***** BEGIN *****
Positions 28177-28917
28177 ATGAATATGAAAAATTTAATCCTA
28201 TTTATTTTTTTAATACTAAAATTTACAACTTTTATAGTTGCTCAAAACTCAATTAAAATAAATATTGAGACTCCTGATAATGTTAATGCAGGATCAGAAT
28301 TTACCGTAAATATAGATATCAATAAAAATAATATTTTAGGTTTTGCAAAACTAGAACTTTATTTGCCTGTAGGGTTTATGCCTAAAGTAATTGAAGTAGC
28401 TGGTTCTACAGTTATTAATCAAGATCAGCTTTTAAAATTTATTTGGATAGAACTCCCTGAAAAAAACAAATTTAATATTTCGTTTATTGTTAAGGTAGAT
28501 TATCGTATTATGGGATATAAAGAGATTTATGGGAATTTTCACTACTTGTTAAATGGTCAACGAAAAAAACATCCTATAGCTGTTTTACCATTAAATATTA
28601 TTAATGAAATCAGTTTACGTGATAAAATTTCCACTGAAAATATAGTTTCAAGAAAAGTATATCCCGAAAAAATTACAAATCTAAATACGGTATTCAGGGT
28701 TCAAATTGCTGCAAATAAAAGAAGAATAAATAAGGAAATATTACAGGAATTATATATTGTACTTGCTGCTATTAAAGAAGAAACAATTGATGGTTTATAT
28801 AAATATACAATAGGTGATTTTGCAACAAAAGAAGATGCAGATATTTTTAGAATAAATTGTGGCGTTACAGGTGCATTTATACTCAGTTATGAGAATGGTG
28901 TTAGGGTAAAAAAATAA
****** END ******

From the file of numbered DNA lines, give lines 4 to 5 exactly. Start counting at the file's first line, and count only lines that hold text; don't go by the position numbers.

28301 TTACCGTAAATATAGATATCAATAAAAATAATATTTTAGGTTTTGCAAAACTAGAACTTTATTTGCCTGTAGGGTTTATGCCTAAAGTAATTGAAGTAGC
28401 TGGTTCTACAGTTATTAATCAAGATCAGCTTTTAAAATTTATTTGGATAGAACTCCCTGAAAAAAACAAATTTAATATTTCGTTTATTGTTAAGGTAGAT